We are living in a day of snap judgment - we hear one story about someone and suddenly we have a singular understanding of that person, or culture, or country. [Insert name here], the girl who got pregnant in high school. [Insert name here], the man who was caught with drugs. [Insert name here], the alcoholic. Or as Chimamanda Adichie explains - Africa, the poor, war-torn country(!). Many of us can list off several people or people groups in our lives like this. 

And think of yourself and what you've been through. I bet you can imagine what people might reduce you to. It may be based on your cultural background, your appearance, your education, your socioeconomic status, your race, your gender, your sexuality, your physical capabilities. I'd imagine you would agree that it is very painful to be reduced to a singular story based on these things.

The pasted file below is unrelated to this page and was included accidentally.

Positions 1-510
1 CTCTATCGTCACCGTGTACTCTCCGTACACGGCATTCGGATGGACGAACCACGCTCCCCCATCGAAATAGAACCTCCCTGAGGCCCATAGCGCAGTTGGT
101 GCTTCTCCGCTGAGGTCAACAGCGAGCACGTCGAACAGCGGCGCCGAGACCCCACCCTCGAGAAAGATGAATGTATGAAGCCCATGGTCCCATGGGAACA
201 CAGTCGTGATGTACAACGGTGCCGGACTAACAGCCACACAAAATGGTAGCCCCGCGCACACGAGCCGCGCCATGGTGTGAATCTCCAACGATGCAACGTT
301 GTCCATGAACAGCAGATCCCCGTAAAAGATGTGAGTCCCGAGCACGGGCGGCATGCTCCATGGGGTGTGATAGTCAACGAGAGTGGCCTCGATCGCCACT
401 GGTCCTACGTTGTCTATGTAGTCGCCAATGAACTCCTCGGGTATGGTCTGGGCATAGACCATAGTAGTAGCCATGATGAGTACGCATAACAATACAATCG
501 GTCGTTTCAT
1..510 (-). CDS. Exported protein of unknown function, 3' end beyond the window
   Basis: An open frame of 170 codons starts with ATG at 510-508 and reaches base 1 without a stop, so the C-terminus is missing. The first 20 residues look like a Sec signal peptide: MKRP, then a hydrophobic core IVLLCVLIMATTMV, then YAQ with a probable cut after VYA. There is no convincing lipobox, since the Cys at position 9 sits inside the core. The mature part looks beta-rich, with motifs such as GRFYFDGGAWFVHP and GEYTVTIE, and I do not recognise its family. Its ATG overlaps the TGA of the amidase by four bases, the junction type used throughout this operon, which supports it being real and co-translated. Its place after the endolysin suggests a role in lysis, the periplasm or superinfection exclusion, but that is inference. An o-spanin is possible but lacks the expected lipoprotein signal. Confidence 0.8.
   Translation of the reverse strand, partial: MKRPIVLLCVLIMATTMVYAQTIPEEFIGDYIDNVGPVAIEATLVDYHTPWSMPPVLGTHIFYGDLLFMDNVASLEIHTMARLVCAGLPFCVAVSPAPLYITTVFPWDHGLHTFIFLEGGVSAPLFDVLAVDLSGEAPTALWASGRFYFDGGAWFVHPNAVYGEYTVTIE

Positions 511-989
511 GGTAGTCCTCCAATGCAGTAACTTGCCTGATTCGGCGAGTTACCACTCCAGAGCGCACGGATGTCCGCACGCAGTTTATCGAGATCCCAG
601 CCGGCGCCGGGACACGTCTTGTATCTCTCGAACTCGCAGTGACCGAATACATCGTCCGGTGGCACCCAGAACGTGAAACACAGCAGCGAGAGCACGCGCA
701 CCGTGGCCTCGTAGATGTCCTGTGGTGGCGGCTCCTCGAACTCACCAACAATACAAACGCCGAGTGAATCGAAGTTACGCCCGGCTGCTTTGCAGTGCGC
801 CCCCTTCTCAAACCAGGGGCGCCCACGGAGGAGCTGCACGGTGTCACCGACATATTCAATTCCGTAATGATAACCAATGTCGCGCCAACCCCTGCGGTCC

Watch the video below to hear Chimamanda Adichie explain the danger of a single story.

...when we reject the single story, when we realize that there is never a single story about any place, we regain a kind of paradise.

As Chimamanda Adichie says, singular stories are painful. To see another person as a multi-storied individual is to bring forth paradise. I can think of many times where I was quickly judgmental about somebody based on what I have heard about them. Upon meeting them, my ideas radically shifted as I realized there was so much more to that person.

So ask yourself this:

Who are you reducing to a single story?
Who is reducing you to a single story?
How will you do your part to bring forth paradise today?